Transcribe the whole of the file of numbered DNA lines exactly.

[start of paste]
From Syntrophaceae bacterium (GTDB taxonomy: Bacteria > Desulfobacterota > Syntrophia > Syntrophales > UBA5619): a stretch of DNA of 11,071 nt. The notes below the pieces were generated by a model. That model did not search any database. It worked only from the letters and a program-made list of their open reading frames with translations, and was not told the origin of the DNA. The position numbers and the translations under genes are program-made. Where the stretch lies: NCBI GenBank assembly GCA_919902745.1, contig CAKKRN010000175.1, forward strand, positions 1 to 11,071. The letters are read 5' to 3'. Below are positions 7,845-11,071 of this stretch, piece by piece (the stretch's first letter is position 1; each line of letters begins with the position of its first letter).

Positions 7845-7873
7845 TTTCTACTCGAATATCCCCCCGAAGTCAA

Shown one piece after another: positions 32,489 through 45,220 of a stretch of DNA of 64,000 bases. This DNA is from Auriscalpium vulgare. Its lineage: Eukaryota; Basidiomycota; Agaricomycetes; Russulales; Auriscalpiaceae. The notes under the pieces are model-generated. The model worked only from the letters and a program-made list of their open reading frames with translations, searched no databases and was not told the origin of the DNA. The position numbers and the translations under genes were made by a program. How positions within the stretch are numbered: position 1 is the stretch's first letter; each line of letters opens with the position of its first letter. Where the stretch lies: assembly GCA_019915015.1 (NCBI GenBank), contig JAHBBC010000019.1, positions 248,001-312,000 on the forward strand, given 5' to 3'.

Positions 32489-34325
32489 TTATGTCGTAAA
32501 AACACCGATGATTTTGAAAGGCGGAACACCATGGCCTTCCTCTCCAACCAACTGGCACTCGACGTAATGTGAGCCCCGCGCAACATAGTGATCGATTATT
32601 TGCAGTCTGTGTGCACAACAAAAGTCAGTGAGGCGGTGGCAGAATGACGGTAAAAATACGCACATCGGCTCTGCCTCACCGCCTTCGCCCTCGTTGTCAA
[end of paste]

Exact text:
From Syntrophaceae bacterium (GTDB taxonomy: Bacteria > Desulfobacterota > Syntrophia > Syntrophales > UBA5619): a stretch of DNA of 11,071 nt. The notes below the pieces were generated by a model. That model did not search any database. It worked only from the letters and a program-made list of their open reading frames with translations, and was not told the origin of the DNA. The position numbers and the translations under genes are program-made. Where the stretch lies: NCBI GenBank assembly GCA_919902745.1, contig CAKKRN010000175.1, forward strand, positions 1 to 11,071. The letters are read 5' to 3'. Below are positions 7,845-11,071 of this stretch, piece by piece (the stretch's first letter is position 1; each line of letters begins with the position of its first letter).

Positions 7845-7873
7845 TTTCTACTCGAATATCCCCCCGAAGTCAA

Shown one piece after another: positions 32,489 through 45,220 of a stretch of DNA of 64,000 bases. This DNA is from Auriscalpium vulgare. Its lineage: Eukaryota; Basidiomycota; Agaricomycetes; Russulales; Auriscalpiaceae. The notes under the pieces are model-generated. The model worked only from the letters and a program-made list of their open reading frames with translations, searched no databases and was not told the origin of the DNA. The position numbers and the translations under genes were made by a program. How positions within the stretch are numbered: position 1 is the stretch's first letter; each line of letters opens with the position of its first letter. Where the stretch lies: assembly GCA_019915015.1 (NCBI GenBank), contig JAHBBC010000019.1, positions 248,001-312,000 on the forward strand, given 5' to 3'.

Positions 32489-34325
32489 TTATGTCGTAAA
32501 AACACCGATGATTTTGAAAGGCGGAACACCATGGCCTTCCTCTCCAACCAACTGGCACTCGACGTAATGTGAGCCCCGCGCAACATAGTGATCGATTATT
32601 TGCAGTCTGTGTGCACAACAAAAGTCAGTGAGGCGGTGGCAGAATGACGGTAAAAATACGCACATCGGCTCTGCCTCACCGCCTTCGCCCTCGTTGTCAA